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Home > India > Movies > Interviews

The Rediff Interview / Indrajith

Meet the villain of Kandaswamy

May 15, 2008


Indrajith is on a roll. The Malayalam actor has two big Tamil films lined up -- Kandaswamy directed by Susie Ganesan and Sarvam by Vishnu Vardhan (of Billa fame). Kandasamy will feature him as the baddie opposite Vikram.

With almost his entire family finding success in films (mother Mallika Sukumaran is a character actress and younger brother Prithviraj is the most happening actor in Malayalam and Tamil cinema), it was natural for Indrajith -- a software engineer -- to turn his attention to acting.

And that he did, with great success. But unlike his brother Prithviraj, he did not insist on doing the hero-act alone and went for roles of varying shades as evident in films like Meesa Madhavan [Images], Chanthupottu, Mizhi Randilum and Classmates.

Vijay caught up with the actor to find out more about this exciting phase of his career.

You seem to have shifted to Tamil cinema now.

I am thrilled about my two Tamil films. I will complete the shooting of Sarvam directed by Vishnu Vardhan (of Billa fame) before shooting for Kandaswamy in June.

Sarvam is about four people played by Arya, Trisha [Images], Chakravarthy and me.  It's a fabulous film, focusing on death. The four people do not know each other, but their characters are connected by death. Also, I am doing Malayalam film, Minnaminnikkoottam, with director Kamal.

How do you select your films?

I am on the lookout for variety in the characters I play. I don't know much about my role in Kandaswamy but from what I have been told, it's a great one.

In Sarvam, I am a widower with a six-year old kid while in Minnaminnikkoottam I am a software engineer, who is married and naturally, the matured one in our gang. This shows that I am getting diversified roles, which is satisfying.

How does it feel to be part of the much-talked about Kandaswamy. What is your role like?

Kandaswamy's story is a closely guarded secret. From the brief given to me, my character is a multi-millionaire, who is stylish and selfish.

What is your concept of a villain?

My concept of any role is that it should have some prominence in the film; it should make a difference or at least a certain impact in the movie. But the concepts regarding baddies have been changing with the times. Again, all these are dependent on the kind of story being told. Don't forget that the heroes get more relevance as the baddies get more powerful. Villains have also become realistic.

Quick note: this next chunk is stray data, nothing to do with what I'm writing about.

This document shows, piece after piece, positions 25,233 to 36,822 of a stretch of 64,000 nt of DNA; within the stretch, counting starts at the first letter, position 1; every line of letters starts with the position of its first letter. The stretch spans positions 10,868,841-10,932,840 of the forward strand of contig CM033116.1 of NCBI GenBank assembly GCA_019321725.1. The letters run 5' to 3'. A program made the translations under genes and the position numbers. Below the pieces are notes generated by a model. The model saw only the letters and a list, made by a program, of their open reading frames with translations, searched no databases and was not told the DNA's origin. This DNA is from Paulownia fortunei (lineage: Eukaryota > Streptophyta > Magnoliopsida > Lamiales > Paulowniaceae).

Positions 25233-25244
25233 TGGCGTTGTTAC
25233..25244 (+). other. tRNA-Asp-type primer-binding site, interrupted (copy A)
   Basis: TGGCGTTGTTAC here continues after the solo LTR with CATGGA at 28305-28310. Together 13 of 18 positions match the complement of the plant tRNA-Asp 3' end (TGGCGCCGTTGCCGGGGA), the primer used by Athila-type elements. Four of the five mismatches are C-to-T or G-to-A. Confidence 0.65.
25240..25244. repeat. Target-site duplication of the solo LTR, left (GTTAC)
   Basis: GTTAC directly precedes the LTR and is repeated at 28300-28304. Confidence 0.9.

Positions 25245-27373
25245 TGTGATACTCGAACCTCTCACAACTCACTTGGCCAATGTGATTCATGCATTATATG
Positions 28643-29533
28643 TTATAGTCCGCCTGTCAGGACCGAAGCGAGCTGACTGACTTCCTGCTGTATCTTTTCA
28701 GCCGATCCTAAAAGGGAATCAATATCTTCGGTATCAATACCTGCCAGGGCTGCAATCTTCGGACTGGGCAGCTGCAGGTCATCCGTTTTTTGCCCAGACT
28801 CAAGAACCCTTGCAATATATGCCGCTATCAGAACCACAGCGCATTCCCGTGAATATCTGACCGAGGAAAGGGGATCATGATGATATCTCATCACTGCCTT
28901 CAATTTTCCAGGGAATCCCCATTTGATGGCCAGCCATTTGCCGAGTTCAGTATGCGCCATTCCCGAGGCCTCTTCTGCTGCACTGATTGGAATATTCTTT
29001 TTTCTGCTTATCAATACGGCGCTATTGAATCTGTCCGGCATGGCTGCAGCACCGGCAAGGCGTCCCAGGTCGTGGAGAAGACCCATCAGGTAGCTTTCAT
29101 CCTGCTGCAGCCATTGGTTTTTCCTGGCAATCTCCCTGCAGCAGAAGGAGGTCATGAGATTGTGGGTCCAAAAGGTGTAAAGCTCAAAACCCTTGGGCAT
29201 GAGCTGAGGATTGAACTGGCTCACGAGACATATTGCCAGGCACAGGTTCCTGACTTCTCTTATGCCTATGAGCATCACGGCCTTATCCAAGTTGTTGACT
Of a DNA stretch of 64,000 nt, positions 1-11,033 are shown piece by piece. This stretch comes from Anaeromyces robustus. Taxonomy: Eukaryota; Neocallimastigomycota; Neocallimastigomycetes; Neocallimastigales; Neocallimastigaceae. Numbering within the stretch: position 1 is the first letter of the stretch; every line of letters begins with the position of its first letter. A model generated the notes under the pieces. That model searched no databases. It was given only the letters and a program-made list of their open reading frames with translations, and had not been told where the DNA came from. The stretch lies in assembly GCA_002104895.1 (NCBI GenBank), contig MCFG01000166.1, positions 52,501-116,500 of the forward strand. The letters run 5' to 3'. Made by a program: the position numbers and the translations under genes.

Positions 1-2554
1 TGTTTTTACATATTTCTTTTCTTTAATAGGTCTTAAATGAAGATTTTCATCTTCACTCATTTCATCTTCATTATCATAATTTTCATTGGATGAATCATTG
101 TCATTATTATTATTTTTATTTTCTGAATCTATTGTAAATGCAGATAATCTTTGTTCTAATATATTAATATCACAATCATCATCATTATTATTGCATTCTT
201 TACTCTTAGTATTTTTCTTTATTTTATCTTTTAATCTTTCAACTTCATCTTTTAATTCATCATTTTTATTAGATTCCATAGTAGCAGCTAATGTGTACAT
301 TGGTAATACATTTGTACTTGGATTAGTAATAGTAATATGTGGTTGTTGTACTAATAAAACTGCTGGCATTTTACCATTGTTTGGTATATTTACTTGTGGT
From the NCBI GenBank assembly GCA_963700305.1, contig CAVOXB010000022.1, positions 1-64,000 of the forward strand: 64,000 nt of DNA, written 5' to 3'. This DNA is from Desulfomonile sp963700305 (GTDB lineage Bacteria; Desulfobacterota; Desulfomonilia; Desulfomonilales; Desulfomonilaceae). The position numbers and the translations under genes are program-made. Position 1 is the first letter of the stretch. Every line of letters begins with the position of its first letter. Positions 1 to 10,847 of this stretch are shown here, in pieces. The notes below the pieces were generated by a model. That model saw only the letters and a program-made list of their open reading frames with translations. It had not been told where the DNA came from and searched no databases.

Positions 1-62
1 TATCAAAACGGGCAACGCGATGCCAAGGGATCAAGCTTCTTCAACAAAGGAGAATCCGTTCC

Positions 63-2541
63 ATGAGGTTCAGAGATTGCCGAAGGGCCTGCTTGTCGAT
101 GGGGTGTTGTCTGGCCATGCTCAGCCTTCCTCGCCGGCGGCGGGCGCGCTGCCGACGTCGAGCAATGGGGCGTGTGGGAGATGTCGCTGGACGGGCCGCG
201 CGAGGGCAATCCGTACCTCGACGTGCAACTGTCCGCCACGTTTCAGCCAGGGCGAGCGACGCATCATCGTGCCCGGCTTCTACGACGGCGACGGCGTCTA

Can you give us some names?

Actors like Raghuvaran and Parakash Raj unleash sheer magic on screen almost every time.

What is your role in Minnaminnikkoottam like?

Samvritha Sunil and I play a married couple in a group consisting mainly of young IT professionals. We are the matured ones of the group, and they look up to us. The film is about friendship and relationships.

Why is it that the young heroes find it difficult to find success in Malayalam?

Frankly, I don't think this problem is faced by young heroes only. Films like Kaiyoppu and Karutha Pakshikal also did not click at the box office. I believe that Malayalam cinema has become commercialised. The audience is looking only for entertainment and television could be one of the reasons for this change in preference.

Also, the films that don't have superstars in the lead will need at least a week before the viewers start coming in. Don't forget that even a whopping hit like Classmates didn't have a large audience during its first week. The problem is that with the number of theatres coming down substantially, such a period is never given. The latest victim of this situation was my own film Malabar Wedding.

How different is filmmaking in Tamil, when compared to Malayalam?

There is a different pattern and style there. Of course, the budget and time constraints are different as well. For instance, I saw the entire script of Sarvam much before the actual shooting began. The director told me clearly what he wanted of me, which made things easy.

Finally, among the characters that you've enacted on screen, which one was the closest to your original self?

(Smiles) The mild mannered Dr Arun in Mizhi Randilum was perhaps the closest to my original nature.





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